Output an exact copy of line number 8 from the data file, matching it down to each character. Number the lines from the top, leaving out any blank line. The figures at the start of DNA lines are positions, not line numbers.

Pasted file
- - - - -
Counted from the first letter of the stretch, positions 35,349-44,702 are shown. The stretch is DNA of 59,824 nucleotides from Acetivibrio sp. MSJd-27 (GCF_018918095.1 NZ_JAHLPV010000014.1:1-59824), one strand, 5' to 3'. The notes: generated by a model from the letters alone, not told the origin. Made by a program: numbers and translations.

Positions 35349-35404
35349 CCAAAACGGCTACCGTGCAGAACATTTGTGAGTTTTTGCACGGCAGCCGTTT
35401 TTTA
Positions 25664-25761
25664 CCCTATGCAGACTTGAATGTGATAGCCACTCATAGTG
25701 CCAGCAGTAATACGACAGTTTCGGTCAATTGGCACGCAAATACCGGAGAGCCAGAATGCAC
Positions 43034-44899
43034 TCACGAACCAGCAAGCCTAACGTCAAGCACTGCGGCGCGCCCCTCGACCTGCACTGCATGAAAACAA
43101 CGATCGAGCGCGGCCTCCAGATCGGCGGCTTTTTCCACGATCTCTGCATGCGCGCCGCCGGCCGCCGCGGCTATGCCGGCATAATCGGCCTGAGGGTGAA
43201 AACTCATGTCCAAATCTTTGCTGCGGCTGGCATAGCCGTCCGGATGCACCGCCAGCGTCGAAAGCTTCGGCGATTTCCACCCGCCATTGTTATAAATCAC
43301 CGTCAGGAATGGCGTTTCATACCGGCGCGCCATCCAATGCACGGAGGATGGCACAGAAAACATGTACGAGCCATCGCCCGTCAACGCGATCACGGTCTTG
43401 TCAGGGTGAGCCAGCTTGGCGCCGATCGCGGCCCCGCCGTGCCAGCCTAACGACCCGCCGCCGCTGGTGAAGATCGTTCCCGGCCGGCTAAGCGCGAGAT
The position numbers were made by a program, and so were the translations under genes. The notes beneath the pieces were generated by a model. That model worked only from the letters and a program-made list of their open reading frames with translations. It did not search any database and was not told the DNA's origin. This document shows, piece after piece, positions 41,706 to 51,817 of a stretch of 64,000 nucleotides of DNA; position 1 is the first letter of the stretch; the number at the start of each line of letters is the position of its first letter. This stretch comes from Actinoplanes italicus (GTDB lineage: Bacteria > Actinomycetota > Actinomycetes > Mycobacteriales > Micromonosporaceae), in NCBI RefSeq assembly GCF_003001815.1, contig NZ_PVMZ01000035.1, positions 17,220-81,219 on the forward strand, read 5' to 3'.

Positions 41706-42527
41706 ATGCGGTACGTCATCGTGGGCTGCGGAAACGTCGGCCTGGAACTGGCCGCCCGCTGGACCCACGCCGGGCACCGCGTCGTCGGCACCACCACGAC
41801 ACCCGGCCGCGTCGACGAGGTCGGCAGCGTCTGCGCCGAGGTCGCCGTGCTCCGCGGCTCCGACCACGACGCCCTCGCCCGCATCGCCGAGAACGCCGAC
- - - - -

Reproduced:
Positions 43034-44899